After lunch we had the opportunity to conduct a few more interviews to get a better perspective of what locals of El Cocal think might work and what might not work when it comes to waste management. We presented a few rough proposals to them and heard what they had to say with respect to every one. What we found is that a few of our proposals was presupposing adequate waste sorting as a given, whereas the feedback we received informed us that proper disposal of materials is still a something that needs to be communicated to much of the community. It became evident that whatever system we may be attempting to establish, there needs to be an education campaign on waste disposal. Luckily, our insightful interviews allowed us to gain a better understanding of the situation.
The day began with a hurried walk over to the central bus terminal in Quepos, where we could catch the bus that would take us to the beach. While there some last-minute scares of potentially forgotten beach paraphernalia, everyone eagerly climbed aboard the bus and took a seat. The beach visit had already been postponed once due to torrential downpour, and the day’s forecast was not all that different from then but we took our chances.
As the bus meandered up a steep, serpentine road, I thought to myself how interesting it was to see the other side of Quepos. This side was characterised by large English-language billboards advertising adventure activities such as zip-lining or catamaran rides, restaurants with a specified cuisine such as sushi, and of course the several lodging establishments ranging from backpacker’s hostels to high-end villas and surely everything in between. This side was drastically different from what we had seen so far in the town but it was especially different from our experiences in El Cocal. I could not help but think of the contrast just a few kilometres down the road. After what seemed like a ten-minute bus ride we arrived at our stop.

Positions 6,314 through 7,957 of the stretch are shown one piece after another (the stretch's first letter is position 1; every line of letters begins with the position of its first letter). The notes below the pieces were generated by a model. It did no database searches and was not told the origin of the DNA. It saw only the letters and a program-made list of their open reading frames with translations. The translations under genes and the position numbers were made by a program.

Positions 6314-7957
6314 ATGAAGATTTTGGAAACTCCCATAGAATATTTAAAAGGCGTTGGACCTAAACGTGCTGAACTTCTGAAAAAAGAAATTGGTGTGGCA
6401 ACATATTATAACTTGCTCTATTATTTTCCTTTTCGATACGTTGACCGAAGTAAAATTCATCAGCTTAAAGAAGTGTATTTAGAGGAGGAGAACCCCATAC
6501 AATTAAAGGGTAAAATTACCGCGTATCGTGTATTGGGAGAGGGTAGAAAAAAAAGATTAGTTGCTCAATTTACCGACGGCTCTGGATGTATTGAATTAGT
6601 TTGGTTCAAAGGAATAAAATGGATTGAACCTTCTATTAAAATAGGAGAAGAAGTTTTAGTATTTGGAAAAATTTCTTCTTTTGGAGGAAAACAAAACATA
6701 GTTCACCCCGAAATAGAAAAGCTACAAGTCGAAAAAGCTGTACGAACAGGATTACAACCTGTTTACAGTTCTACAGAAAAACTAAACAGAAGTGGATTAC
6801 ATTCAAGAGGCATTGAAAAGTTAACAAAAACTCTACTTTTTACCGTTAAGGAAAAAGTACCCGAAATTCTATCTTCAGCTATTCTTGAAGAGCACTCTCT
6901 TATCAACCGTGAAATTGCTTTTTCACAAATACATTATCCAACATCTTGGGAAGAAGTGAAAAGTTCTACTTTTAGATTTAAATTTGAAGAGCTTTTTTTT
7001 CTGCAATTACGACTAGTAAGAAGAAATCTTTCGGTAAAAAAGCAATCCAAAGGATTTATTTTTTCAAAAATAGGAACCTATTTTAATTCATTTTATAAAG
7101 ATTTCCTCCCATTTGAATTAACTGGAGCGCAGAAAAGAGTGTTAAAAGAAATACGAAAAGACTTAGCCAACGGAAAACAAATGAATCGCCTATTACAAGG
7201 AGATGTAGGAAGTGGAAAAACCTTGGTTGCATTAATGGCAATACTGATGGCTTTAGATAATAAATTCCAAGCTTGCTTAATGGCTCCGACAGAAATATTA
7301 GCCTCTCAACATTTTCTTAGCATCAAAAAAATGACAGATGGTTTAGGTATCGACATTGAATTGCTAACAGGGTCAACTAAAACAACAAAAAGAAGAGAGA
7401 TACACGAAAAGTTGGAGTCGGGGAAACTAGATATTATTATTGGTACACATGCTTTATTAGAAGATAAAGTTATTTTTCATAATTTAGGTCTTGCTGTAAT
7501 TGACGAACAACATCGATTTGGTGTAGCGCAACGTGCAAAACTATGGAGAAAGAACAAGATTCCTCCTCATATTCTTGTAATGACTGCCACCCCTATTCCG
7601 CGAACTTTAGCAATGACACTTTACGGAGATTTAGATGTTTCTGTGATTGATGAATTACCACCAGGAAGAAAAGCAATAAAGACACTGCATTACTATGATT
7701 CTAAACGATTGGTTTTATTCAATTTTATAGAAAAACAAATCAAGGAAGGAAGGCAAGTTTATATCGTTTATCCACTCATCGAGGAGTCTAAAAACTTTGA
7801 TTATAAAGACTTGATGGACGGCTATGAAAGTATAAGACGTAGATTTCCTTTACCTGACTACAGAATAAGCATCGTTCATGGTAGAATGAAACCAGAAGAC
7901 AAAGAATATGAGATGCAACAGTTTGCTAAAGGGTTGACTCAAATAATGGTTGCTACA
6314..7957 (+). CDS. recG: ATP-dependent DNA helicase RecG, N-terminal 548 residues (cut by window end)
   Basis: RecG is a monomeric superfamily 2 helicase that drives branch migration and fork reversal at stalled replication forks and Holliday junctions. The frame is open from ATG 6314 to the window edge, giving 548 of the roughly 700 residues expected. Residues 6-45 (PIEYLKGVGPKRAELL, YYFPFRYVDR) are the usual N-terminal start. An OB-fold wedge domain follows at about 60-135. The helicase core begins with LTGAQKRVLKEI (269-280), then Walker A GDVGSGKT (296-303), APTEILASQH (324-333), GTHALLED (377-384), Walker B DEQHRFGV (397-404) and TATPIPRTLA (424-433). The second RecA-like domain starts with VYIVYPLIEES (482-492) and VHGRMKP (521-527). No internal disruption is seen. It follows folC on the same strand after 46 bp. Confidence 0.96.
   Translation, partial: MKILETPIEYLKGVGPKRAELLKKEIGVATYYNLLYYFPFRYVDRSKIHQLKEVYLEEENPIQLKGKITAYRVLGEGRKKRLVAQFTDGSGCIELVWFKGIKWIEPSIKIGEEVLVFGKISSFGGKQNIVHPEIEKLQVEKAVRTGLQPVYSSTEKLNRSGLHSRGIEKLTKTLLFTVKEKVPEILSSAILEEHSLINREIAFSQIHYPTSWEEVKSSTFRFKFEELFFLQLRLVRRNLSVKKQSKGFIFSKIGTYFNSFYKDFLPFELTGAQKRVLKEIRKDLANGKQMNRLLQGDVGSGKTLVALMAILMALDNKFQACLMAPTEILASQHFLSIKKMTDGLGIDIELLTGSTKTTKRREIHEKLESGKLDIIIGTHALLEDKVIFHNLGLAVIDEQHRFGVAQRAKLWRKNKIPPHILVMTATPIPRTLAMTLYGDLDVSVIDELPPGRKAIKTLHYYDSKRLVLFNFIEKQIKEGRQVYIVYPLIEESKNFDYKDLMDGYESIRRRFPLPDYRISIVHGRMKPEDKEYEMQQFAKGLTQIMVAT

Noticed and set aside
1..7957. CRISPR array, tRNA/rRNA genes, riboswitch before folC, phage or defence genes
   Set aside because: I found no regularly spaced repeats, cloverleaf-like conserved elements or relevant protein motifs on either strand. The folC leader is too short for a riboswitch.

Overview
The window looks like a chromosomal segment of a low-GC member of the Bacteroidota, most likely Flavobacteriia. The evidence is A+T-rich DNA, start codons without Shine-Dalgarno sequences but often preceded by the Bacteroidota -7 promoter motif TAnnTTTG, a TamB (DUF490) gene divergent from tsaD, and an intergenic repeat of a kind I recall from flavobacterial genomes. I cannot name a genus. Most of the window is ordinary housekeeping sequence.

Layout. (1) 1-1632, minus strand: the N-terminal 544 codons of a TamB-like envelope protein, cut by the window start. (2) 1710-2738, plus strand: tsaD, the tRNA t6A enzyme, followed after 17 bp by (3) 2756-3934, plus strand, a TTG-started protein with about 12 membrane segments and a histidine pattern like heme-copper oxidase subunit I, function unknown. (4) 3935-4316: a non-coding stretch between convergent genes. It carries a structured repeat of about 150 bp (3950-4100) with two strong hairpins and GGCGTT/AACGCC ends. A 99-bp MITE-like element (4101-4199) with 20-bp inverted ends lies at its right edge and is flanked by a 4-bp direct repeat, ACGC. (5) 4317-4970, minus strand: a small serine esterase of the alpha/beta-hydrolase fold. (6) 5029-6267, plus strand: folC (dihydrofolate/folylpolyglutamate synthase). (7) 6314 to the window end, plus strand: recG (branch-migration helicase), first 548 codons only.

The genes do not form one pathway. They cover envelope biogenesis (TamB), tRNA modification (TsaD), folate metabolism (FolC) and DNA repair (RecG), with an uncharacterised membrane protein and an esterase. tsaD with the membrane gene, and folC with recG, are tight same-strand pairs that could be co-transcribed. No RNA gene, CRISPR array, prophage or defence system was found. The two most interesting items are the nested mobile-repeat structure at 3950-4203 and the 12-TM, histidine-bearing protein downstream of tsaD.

My initial thoughts on the contrast of the town, for better or for worse, were entirely suspended once I caught my first glance of the water. As the ocean revealed itself in between coconut trees as we approached the beach from the bus stop, it was difficult to be focused on anything else. Luckily the weather had cooperated, as the sun was shining brightly with only a handful of clouds. Once there, no time was spared in going in the water.
After having cooked in the heat of the Costa Rican sun, we all grabbed a seat in what looked like the council chambers at Quepos City Hall. It was in this air-conditioned room that we had a very informative presentation by Warren, who is directly involved with waste management for the municipality. Despite having to use an interpreter for translating the information, he was able to clarify several of the things we had still been unclear of with regards to garbage collection and disposal in the town. However, with respect to El Cocal, and the way in which the municipality regards that community and its members as a part of Quepos while simultaneously declaring them illegitimate thus freeing themselves of any responsibility to provide them anything let alone garbage removal certainly left me with more questions than answers.